Odor Control Products
For Those Who Care!

Diet Resolutions

More than half the population will resolve to go on a diet and will many will choose a high fiber diet. They want to go on a high fiber diet but know it affects their digestion system in a way that others do not like.

A high fiber diet produces more gas than a low fiber diet or a low carbohydrate diet. A high fiber diet has a mixed blessing. It produces a soft stool, protects against colon cancer, and against heart disease and stroke. The downside is that it can produce a lot of gas. The reason behind this is similar to the explanation of excessive gas of a vegetarian. (The fiber or cellulose gets to the colon in an undigested state and the bacteria there feast on it)

Unfortunately, healthy foods such as fruits, vegetables, whole grains and legumes (beans and peas) are often the worst offenders. That's because these foods are high in fiber. Fiber has many health benefits, including keeping your digestive tract in good working order, regulating blood sugar and cholesterol levels.

Many will buy sugar-free products that use sugar alcohol as a sweetener and eliminating carbohydrates. There are some claims that sugar alcohols don't have carbs, and therefore don't count; that they can be completely subtracted if listed on the label. This statement is not entirely "false" but it is misleading. Sugar alcohols do have carbs, and approx. 1/2 to 3/4 the calories of regular sugar. They are more slowly and incompletely absorbed from the small intestine than sugar, thus producing a much smaller and slower rise in blood sugar ... and consequently insulin.

Sugar alcohols do have carb calories, and the body will use these as fuel, or store as fat, whether or not insulin is involved. You need to look at the total CALORIES for one serving of the product. Subtract from this total the number of calories from any protein in the product (prot = 4 cal. per gm), then subtract the calories from any FAT in the product (fat = 9 cal. per gm). What's left is the calories from carbohydrate ... divide this remainder by 4 (carbs = 4 cal. per gm). If the number you get is bigger than the number of carbs declared on the label, the product has hidden carbs, and it's most likely the polyol. Calories do not just disappear into thin air!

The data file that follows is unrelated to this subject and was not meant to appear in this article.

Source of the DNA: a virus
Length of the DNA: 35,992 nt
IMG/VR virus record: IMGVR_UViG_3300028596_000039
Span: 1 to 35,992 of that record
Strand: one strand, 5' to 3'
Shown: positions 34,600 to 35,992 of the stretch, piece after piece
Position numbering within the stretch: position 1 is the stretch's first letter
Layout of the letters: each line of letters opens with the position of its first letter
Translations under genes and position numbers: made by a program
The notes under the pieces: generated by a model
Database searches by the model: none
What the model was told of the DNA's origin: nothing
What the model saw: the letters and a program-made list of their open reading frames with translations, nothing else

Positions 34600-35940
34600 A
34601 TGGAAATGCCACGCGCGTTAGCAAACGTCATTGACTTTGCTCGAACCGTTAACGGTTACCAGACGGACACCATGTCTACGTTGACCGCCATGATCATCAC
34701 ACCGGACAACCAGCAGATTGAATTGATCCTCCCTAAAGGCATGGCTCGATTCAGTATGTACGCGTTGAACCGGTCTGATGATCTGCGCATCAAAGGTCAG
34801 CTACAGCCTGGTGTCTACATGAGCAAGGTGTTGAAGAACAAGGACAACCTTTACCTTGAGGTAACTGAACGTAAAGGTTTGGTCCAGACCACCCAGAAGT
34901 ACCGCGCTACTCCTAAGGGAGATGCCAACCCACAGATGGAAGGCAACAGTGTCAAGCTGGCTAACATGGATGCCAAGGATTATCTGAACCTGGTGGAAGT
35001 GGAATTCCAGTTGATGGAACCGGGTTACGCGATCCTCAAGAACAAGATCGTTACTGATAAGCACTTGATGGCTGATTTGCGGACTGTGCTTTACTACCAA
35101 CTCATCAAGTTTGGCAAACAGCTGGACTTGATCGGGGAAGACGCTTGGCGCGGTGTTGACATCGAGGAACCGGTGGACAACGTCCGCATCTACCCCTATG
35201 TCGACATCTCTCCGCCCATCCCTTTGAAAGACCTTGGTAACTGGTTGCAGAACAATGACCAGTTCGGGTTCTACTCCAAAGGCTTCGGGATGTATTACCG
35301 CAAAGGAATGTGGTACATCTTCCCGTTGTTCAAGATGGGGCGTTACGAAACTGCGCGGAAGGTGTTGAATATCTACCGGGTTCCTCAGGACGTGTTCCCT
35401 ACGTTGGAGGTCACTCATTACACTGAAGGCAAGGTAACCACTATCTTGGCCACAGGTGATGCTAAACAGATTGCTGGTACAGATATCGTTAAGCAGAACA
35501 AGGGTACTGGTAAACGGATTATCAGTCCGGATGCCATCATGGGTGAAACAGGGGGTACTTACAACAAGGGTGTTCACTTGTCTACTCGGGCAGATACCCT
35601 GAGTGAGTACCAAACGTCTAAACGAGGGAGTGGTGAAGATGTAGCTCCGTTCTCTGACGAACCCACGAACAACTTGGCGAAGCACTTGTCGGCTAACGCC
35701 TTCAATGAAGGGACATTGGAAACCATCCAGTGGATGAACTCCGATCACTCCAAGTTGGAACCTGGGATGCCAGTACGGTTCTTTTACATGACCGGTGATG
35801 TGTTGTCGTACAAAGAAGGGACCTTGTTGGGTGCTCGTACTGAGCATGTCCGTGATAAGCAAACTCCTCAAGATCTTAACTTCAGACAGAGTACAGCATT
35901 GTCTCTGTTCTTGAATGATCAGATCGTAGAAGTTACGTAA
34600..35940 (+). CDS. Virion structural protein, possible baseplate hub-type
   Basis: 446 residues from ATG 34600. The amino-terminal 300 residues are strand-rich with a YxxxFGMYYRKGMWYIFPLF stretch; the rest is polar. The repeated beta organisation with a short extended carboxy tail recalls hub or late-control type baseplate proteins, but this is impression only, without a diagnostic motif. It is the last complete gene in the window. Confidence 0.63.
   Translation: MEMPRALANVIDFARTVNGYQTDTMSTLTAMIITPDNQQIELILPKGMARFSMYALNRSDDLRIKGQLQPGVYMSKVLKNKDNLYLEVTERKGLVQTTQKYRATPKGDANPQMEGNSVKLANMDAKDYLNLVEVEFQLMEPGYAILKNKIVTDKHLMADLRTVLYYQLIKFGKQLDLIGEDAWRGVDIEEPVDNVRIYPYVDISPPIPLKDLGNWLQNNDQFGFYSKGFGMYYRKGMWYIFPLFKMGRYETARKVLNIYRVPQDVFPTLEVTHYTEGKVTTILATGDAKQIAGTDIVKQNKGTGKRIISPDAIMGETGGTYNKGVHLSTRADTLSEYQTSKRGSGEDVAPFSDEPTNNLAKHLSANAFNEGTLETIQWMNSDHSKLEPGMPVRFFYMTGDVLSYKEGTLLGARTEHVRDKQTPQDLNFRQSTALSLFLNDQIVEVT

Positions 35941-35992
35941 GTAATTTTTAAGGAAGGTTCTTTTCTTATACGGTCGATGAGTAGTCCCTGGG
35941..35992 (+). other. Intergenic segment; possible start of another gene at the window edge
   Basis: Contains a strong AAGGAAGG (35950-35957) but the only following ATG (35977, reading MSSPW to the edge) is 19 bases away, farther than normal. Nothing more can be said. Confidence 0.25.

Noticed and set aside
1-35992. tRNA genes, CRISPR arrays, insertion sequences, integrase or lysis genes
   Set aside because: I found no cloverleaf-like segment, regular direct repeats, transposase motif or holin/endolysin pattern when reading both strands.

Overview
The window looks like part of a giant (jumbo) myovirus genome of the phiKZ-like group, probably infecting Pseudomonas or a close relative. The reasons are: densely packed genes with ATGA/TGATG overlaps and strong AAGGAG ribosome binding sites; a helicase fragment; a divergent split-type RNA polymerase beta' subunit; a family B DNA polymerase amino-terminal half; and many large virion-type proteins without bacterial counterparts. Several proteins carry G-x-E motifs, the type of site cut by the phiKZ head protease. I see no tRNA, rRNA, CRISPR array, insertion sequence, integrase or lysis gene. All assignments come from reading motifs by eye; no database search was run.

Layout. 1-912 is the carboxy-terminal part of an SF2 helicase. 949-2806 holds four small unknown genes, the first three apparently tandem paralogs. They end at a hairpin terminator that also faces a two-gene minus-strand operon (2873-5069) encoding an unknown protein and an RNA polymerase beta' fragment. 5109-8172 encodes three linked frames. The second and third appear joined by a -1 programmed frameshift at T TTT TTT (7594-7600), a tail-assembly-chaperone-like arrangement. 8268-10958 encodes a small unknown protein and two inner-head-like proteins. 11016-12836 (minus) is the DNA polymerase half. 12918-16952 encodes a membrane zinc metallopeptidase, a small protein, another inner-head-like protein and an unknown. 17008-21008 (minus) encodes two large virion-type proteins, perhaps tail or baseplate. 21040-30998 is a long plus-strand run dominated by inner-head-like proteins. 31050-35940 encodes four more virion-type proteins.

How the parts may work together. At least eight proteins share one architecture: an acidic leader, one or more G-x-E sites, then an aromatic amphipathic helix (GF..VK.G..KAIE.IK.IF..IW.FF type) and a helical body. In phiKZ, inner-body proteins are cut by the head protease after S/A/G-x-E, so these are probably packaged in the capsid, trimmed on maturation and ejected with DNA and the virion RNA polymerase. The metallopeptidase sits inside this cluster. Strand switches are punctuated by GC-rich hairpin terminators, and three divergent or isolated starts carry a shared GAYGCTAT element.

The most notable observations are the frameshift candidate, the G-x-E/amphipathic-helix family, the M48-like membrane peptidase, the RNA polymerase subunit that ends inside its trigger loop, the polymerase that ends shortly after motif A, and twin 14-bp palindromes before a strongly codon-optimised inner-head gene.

The "laxative effect" of sugar-free products happens for two reasons. First, because the sugar alcohols are not completely absorbed, they hold on to a lot of water in the bowel. This causes diarrhea. Another consequence is that when undigested carbs reach the colon, the normal bacteria present there go WILD --- resulting in unpleasant gas, and bloating. Sorbitol and mannitol are the worst offenders in this department, maltitol less so. The effect is dose-related -- you would be wise to pay attention to the serving size listed on the product label. Sometimes, overdose will cause addiction.

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